The Governors of George Heriot’s Hospital, pursuers, granted defender John Cleland a five-acre feu in the barony of Broughton, which later became part of Edinburgh. The charter contained a stipulation that without the Governors’ consent, Cleland would not use his land for certain extractive purposes, such as digging for coal, or “in any other way than by the ordinary labour of plow and spade.” Defender Walter Ferguson purchased part of Cleland’s feu and sought to erect buildings on it. The Governors raised an action against Cleland and Ferguson, claiming that the charter’s stipulation prohibited all uses other than husbandry and gardening. The defenders argued that because superiors’ rights had been steadily eroding, the court should be skeptical of restraints on property. According to the defenders, the clause was best read to prohibit destructive uses of the land but not to place any limitations on surface uses.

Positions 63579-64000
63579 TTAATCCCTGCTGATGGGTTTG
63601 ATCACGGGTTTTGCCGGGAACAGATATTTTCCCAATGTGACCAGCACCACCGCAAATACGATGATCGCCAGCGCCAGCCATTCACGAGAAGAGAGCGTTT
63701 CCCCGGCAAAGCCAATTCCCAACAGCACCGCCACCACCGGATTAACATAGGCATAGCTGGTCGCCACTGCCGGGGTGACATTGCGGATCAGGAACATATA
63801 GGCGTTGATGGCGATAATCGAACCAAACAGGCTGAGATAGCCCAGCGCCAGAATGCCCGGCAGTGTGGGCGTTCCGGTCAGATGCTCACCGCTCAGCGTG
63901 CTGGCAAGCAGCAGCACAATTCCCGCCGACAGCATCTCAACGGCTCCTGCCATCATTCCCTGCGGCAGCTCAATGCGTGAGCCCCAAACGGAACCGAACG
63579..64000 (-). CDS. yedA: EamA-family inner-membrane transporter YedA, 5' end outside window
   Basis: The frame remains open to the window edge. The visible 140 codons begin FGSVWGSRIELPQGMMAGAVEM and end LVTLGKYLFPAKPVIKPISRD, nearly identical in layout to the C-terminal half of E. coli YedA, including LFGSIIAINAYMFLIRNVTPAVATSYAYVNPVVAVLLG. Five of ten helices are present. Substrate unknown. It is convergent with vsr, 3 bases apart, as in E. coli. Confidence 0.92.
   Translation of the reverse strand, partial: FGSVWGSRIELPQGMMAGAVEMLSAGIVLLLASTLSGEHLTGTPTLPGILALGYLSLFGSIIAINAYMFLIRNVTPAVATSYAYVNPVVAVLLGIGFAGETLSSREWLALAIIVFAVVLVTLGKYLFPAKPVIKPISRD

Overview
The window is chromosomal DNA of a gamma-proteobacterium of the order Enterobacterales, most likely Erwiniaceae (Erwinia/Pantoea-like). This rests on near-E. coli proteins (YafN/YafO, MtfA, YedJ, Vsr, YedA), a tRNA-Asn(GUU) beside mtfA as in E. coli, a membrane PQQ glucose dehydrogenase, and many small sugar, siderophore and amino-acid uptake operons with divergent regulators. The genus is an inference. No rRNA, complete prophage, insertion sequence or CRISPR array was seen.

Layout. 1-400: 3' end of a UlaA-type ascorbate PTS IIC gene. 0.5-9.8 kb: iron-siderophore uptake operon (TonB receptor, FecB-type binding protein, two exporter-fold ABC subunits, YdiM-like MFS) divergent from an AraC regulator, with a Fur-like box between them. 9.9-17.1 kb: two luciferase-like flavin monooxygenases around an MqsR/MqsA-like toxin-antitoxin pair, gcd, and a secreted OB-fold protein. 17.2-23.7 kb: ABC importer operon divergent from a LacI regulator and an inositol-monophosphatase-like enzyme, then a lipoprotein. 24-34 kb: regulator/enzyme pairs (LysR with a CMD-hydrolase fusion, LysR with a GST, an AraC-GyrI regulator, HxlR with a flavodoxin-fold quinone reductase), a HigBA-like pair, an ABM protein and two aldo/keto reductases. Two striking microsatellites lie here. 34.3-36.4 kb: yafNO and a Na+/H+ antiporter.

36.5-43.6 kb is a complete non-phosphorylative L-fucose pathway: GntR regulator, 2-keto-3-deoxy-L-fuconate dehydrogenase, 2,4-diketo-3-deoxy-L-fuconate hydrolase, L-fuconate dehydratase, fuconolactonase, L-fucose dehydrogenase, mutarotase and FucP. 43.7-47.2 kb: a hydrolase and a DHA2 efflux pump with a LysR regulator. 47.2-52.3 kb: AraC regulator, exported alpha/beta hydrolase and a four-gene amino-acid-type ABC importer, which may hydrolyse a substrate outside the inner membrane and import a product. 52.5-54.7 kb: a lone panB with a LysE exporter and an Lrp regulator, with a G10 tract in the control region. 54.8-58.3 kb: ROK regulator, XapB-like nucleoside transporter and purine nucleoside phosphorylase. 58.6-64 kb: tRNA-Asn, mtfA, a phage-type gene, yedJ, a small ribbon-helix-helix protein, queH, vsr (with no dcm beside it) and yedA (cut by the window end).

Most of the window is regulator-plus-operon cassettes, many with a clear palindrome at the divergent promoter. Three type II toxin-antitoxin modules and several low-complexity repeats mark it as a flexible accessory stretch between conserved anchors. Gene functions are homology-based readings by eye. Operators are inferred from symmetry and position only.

William Morison, The Decisions of the Court of Session (1811), pg. 12817